Approximately $6.3 billion was invested in 717 reported venture capital financings in the first quarter of 2012. These totals were lower than the reported amounts for the corresponding period of 2011, although the number of financings in the first quarter of 2012 should approach the prior year's figure once all financings have been reported. Final proceeds for the first quarter of 2012 will likely fall short of the corresponding figure from the first quarter of 2011, but the prior year's results were inflated by several extremely large financings by mature private companies.
The overall number of IPOs by venture-backed companies increased from 11 in the first quarter of 2011 to 20 in the first quarter of 2012, including prominent IPOs by several well-known companies. In May 2012, Facebook produced the largest VC-backed IPO in history— with $16.0 billion in proceeds.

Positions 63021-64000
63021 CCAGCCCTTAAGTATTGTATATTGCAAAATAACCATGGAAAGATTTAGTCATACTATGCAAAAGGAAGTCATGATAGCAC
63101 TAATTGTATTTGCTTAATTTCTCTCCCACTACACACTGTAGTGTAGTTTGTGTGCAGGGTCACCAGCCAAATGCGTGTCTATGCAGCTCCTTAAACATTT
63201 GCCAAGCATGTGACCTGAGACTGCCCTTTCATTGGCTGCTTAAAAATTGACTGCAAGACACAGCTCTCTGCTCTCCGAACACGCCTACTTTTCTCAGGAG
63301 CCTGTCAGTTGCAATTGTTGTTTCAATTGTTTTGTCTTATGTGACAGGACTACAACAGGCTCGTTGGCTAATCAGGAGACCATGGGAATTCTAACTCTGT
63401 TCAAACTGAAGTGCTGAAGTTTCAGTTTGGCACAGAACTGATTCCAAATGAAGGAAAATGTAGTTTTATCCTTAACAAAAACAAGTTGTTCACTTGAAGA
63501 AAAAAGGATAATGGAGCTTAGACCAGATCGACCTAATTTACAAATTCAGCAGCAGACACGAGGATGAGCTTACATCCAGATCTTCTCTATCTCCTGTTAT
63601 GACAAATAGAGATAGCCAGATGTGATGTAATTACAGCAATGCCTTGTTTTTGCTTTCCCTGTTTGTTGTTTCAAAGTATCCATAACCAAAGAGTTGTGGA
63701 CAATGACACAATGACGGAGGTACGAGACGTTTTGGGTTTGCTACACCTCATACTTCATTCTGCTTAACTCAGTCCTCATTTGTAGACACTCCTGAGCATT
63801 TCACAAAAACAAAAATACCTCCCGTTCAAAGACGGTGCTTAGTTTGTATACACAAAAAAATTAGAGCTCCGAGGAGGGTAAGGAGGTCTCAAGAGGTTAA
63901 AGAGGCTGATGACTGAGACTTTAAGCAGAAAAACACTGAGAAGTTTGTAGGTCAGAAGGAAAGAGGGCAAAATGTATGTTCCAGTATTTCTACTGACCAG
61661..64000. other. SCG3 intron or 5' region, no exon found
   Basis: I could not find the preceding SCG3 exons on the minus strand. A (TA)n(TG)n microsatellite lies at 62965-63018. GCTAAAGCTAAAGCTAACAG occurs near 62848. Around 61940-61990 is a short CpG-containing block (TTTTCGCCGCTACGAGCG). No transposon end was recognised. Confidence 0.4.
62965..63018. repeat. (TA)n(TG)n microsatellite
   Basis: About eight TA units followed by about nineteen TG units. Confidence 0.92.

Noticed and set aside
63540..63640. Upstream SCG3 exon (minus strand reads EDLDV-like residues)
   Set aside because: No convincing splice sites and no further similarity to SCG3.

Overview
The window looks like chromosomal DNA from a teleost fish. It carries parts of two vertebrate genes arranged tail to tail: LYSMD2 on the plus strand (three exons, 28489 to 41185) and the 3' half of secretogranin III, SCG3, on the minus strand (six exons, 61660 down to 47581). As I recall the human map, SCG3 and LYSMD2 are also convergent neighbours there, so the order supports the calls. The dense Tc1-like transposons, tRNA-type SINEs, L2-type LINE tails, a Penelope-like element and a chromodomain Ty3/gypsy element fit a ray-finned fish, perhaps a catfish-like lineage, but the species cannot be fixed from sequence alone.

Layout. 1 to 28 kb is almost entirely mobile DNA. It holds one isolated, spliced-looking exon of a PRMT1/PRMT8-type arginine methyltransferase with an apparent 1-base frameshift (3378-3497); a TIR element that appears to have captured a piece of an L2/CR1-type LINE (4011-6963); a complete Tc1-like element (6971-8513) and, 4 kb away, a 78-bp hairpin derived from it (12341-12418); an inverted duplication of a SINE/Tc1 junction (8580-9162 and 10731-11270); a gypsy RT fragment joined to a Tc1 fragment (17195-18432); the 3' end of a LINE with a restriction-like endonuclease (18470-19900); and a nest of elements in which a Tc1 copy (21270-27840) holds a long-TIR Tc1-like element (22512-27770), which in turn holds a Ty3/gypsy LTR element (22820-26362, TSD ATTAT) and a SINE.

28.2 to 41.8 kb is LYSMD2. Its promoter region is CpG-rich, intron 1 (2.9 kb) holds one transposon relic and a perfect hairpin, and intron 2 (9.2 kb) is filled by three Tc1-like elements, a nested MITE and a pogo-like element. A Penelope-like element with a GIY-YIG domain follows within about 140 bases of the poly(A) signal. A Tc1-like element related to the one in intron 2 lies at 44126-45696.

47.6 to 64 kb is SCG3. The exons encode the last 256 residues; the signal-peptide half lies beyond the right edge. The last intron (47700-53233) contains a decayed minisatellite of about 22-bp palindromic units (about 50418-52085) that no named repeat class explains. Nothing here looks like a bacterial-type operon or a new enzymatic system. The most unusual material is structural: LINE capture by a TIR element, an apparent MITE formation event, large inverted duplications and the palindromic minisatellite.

Reported acquisition activity declined from 139 deals in the first quarter of 2011 to 94 deals in the first quarter of 2012, although delayed reporting probably explains much of the decrease in volume. The average acquisition price more than doubled, however, from $92 million to nearly $193 million, underscoring the willingness of strategic buyers to pay large amounts for attractive targets. The largest transaction of the first quarter of 2012 was the acquisition of Liberty Dialysis by Fresenius Medical Care for $1.7 billion. Subsequently, Facebook announced an agreement to acquire Instagram for $1 billon.
The level of venture capital financing activity over the balance of 2012 will be significantly affected by general economic conditions, investor confidence and the health of the IPO market for VC-backed companies.
Investor interest in the consumer Internet sector should remain strong, although valuations may undergo a correction from the recent levels that at times have seemed reminiscent of the dot-com era. Valuations in other sectors could also come under pressure if conditions in the economy at large and in the capital markets worsen.
The clean technology and renewable energy sector should benefit from heightened environmental awareness, the availability of government funding, and the long-term trend in rising energy prices. Problems with distribution, larger numbers of competing technologies, and the need in many cases for significantly larger investment amounts than in traditional VC-backed industries may cause some investors to approach this market cautiously.